Voice Lessons: Littleton, Colorado

(Reprinted from The Brookline TAB, May 13, 1999 and excerpted in Massachusetts Psychologist, June, 1999)

Finally, two angry young adults in Littleton, Colorado who had been screaming bloody murder for months were heard. This time they were so loud they even drowned out the sound of the bombs falling in Serbia and Kosovo. Up until now, parents, school system, and police all had been stone deaf.

No one can say for sure why Eric Harris and Dylan Klebold came to school April 20 and committed the deadliest school shooting rampage in our nation's history. It is likely that there are many factors, all of which have to line up in the right way.

But one factor was, most certainly, deafness.

Two of the tools that psychologists use when evaluating their subjects are inference and backwards extrapolation. If we observe a particular interaction between two people in the present, we assume that similar interactions have occurred in the past, probably repeatedly. This is because peoples' personalities don't tend to change much over time (barring therapy, of course).

If a couple comes into my office and one party is slighted by something the other party said, the odds are extraordinarily high that similar incidents have occurred over and over again in the past.

Consider, then, that Eric Harris' parents were deaf to the rage and hatred that the young man was making obvious to the world at large on his Web site, getting into a scrape with the law, throwing a block of ice at a windshield, making a death threat against another boy, etc. It is most likely that these parents rarely if ever "heard" their son.

I'm not saying that they did not do things for their son. One can attend a son's baseball games and practices and still be deaf. One can buy presents for your son or take him on vacation, and still be deaf. One can be president of the Parent Teacher Organization and still be deaf. One can look to the outside world like a perfect and loving parent and still be deaf.

Hearing requires granting a child a voice equal to yours from the day they are born. This is difficult for parents who are still trying to make their own voice heard due to injuries from their past. But what children have to say about the world is just as important as what you have to say. And if you listen closely to them, you will learn as much as they will from you. I would be willing to bet that this did not happen in the Harris and Klebold families. If it had, the young men would not have reacted violently to the slights they felt from their peers.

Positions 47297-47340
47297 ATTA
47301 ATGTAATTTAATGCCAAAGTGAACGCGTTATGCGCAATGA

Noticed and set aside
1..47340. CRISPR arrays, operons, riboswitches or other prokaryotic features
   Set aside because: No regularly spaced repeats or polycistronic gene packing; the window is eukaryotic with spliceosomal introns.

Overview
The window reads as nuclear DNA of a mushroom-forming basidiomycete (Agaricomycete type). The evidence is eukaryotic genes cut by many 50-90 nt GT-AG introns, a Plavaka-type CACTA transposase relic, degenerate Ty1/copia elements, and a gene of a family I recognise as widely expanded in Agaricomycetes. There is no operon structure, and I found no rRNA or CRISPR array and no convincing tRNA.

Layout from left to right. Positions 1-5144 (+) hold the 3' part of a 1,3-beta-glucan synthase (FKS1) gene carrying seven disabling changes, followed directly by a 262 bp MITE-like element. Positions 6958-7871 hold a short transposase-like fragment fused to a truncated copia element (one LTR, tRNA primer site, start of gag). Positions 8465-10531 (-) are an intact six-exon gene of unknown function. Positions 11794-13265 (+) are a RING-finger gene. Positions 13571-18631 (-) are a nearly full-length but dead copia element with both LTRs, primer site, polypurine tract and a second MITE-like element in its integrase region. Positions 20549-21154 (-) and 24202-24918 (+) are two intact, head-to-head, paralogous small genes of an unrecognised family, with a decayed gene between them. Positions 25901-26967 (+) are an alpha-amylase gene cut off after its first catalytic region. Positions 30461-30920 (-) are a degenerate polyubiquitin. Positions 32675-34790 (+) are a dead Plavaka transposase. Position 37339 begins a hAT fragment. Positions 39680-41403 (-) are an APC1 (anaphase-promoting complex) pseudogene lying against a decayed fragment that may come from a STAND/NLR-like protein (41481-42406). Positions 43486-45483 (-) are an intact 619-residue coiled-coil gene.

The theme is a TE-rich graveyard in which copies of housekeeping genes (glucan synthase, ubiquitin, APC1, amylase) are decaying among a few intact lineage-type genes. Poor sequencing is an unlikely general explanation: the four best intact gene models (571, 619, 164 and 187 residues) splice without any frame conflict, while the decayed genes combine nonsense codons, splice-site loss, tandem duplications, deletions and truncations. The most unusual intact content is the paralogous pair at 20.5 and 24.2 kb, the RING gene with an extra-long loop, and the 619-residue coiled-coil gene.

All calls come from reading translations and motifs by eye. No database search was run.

Why were these four parents unable to hear? In order to answer this each would have to look at their own histories with a therapist. Indeed, part of the therapy process involves the exploration of voice. Ours: was it heard, by whom, if not why not? And our children's: are we hearing them, if not why not, how can we hear them more accurately. Children are incredibly perceptive: they know when they are truly being heard and when they are not. And they know when parents are merely trying to look good to the outside world. If they are chronically unheard, they begin to build walls around themselves, act out, or do whatever it takes to protect themselves from the pain and anxiety of being "voiceless."

Of course, it is too late now---for Harris, Klebold, and the innocent people who were executed on April 20th. But the bloody incident should serve as a reminder, a kind of wake up call--that we must not fool ourselves into believing we are doing a good job as parents when we are not, that we are listening when we are not.

In the end, Eric Harris and Dylan Klebold had the last word. They spoke so loudly that for a few days the whole world paused and listened. It needn't have come to this.

About the author: Dr. Grossman is a clinical psychologist and author of the Voicelessness and Emotional Survival web site.

next: What is a Wookah?

APA Reference
Staff, H. (2008, November 5). Voice Lessons: Littleton, Colorado, HealthyPlace. Retrieved on 2024, July 13 from

Last Updated: March 29, 2016

Medically reviewed by Harry Croft, MD

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